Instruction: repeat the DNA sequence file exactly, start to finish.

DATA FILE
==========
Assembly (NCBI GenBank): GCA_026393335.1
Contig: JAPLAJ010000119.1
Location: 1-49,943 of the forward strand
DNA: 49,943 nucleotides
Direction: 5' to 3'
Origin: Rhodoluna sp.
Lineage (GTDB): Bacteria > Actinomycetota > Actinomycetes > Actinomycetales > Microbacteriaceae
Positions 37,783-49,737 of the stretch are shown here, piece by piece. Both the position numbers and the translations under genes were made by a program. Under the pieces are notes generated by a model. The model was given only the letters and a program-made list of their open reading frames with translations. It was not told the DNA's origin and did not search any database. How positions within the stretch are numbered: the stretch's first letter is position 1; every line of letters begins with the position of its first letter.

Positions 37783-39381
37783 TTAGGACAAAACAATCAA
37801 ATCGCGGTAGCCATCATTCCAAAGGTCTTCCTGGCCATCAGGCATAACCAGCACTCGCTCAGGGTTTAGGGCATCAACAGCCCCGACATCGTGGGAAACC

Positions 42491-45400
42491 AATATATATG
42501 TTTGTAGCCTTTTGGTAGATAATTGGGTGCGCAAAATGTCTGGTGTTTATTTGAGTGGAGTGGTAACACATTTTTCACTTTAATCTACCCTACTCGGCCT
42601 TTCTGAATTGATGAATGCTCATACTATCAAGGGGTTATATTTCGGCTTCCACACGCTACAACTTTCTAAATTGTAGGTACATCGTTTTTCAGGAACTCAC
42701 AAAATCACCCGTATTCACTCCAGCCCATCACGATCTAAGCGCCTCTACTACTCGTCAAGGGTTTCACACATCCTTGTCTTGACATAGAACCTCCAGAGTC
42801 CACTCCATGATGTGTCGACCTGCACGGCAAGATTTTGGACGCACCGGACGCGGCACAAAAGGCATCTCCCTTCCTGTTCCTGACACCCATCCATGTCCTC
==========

Assembly (NCBI GenBank): GCA_026393335.1
Contig: JAPLAJ010000119.1
Location: 1-49,943 of the forward strand
DNA: 49,943 nucleotides
Direction: 5' to 3'
Origin: Rhodoluna sp.
Lineage (GTDB): Bacteria > Actinomycetota > Actinomycetes > Actinomycetales > Microbacteriaceae
Positions 37,783-49,737 of the stretch are shown here, piece by piece. Both the position numbers and the translations under genes were made by a program. Under the pieces are notes generated by a model. The model was given only the letters and a program-made list of their open reading frames with translations. It was not told the DNA's origin and did not search any database. How positions within the stretch are numbered: the stretch's first letter is position 1; every line of letters begins with the position of its first letter.

Positions 37783-39381
37783 TTAGGACAAAACAATCAA
37801 ATCGCGGTAGCCATCATTCCAAAGGTCTTCCTGGCCATCAGGCATAACCAGCACTCGCTCAGGGTTTAGGGCATCAACAGCCCCGACATCGTGGGAAACC

Positions 42491-45400
42491 AATATATATG
42501 TTTGTAGCCTTTTGGTAGATAATTGGGTGCGCAAAATGTCTGGTGTTTATTTGAGTGGAGTGGTAACACATTTTTCACTTTAATCTACCCTACTCGGCCT
42601 TTCTGAATTGATGAATGCTCATACTATCAAGGGGTTATATTTCGGCTTCCACACGCTACAACTTTCTAAATTGTAGGTACATCGTTTTTCAGGAACTCAC
42701 AAAATCACCCGTATTCACTCCAGCCCATCACGATCTAAGCGCCTCTACTACTCGTCAAGGGTTTCACACATCCTTGTCTTGACATAGAACCTCCAGAGTC
42801 CACTCCATGATGTGTCGACCTGCACGGCAAGATTTTGGACGCACCGGACGCGGCACAAAAGGCATCTCCCTTCCTGTTCCTGACACCCATCCATGTCCTC